Business Finance: R&D need not be ‘hi-tech’, says Robert Leggett
PEOPLE often think that Research and Development (R&D) tax credits are only available to high-tech companies working at the cutting edge of science.
This is not the case. Essentially, relief is available where you seek to achieve an “advance” by resolving “scientific or technological uncertainties”, areas that a “competent professional” in your field would not readily be able to resolve.
In other words, what does your company know how to do today that it did not know in the past? And what will your company know how to do tomorrow that it does not know today?
A “competent professional” in your field may not have the skills of a top scientist but, in turn, will not have experience of other fields. For instance, the advance might involve using established technologies or materials from a different field in your own sector. A competent professional in your own field would not be expected to know how those products might perform in their new application and, as a result, R&D may be carried out.
In addition, many companies will look to improve or develop products and processes and could be resolving scientific uncertainties to do this. They could be developing entirely new products or processes which will help them produce their own products. Perhaps you are systematically testing different options or developing by trial and error? Again, you may be conducting qualifying R&D.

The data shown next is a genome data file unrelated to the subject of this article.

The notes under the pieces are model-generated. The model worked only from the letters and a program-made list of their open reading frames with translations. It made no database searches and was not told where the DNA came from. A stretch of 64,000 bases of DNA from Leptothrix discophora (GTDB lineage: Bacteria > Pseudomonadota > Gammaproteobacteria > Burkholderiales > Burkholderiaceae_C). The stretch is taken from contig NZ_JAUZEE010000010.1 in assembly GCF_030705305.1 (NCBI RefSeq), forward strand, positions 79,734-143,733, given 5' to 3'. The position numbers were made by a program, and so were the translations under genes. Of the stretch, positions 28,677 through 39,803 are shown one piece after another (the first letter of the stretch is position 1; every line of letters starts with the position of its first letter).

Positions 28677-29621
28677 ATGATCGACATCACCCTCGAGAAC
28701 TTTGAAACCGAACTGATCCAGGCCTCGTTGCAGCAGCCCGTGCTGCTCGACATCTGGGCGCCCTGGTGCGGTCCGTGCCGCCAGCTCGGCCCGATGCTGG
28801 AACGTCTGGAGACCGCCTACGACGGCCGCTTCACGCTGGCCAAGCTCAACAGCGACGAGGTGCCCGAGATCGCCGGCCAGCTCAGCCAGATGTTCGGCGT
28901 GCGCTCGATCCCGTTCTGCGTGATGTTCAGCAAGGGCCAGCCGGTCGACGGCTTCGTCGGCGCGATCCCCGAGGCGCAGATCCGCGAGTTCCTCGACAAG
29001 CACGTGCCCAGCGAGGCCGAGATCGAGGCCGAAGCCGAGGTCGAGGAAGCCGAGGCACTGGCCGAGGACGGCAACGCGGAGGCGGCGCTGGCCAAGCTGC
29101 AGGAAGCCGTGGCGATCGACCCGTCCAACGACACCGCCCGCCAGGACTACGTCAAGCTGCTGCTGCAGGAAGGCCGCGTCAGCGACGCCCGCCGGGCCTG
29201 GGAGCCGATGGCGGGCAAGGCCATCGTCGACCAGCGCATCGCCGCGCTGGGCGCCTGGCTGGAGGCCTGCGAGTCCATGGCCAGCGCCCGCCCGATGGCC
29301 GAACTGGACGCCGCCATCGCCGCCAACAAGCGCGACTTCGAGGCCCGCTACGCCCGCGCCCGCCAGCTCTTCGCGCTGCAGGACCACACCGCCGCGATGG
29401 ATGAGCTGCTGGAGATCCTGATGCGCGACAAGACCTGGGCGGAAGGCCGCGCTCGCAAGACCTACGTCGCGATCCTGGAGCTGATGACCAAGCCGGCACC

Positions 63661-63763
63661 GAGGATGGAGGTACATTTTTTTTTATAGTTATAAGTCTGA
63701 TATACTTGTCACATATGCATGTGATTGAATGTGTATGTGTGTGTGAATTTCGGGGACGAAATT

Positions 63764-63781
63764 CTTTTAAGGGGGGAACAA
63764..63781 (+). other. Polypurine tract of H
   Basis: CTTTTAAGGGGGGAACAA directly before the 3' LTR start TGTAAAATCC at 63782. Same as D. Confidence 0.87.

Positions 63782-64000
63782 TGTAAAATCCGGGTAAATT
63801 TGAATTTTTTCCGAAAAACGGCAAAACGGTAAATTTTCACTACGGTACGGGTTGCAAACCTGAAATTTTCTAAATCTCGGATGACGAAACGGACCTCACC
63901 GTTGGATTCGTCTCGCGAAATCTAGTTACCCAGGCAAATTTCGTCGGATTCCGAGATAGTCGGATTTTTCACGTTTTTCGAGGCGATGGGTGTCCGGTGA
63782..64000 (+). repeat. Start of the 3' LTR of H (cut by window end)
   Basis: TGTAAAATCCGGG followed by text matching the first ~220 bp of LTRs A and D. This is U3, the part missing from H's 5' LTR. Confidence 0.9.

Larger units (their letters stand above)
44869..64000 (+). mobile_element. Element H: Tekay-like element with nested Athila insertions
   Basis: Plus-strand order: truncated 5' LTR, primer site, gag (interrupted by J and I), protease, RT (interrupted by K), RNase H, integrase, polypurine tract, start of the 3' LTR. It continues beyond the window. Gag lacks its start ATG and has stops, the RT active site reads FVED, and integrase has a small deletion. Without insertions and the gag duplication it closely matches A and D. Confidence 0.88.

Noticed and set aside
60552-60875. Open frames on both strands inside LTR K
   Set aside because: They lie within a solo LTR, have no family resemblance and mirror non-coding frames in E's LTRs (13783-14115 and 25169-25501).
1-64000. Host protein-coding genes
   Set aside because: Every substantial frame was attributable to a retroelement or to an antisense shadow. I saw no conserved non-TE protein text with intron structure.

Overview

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It’s worth looking closely at what you do as up to 225% tax relief could be available as an SME, or 130% as a large company. Loss- making companies can also achieve a tax refund. So, there could be a significant amount for many companies to gain and, as such, it is worth revisiting the opportunities especially if you are in sectors such as manufacturing, engineering and software.
Finally, it is worth remembering that as from April 2013 a 10% rate of Corporation Tax will apply to profits arising from certain registered patents. However, to make sure you are ready you should start planning now. It could even be worth making patent applications for previously unregistered inventions to secure the tax advantage.
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For advice and help on considering potential opportunities please speak to Robert Leggett on 01473 220022 or email firstname.lastname@example.org . This information is given by way of general guidance only, and no action should be taken solely on the basis of the information contained herein. No liability is accepted by the firm for any actions taken without seeking appropriate professional advice.
: : Robert Leggett is a corporate tax partner at Ensors Chartered Accountants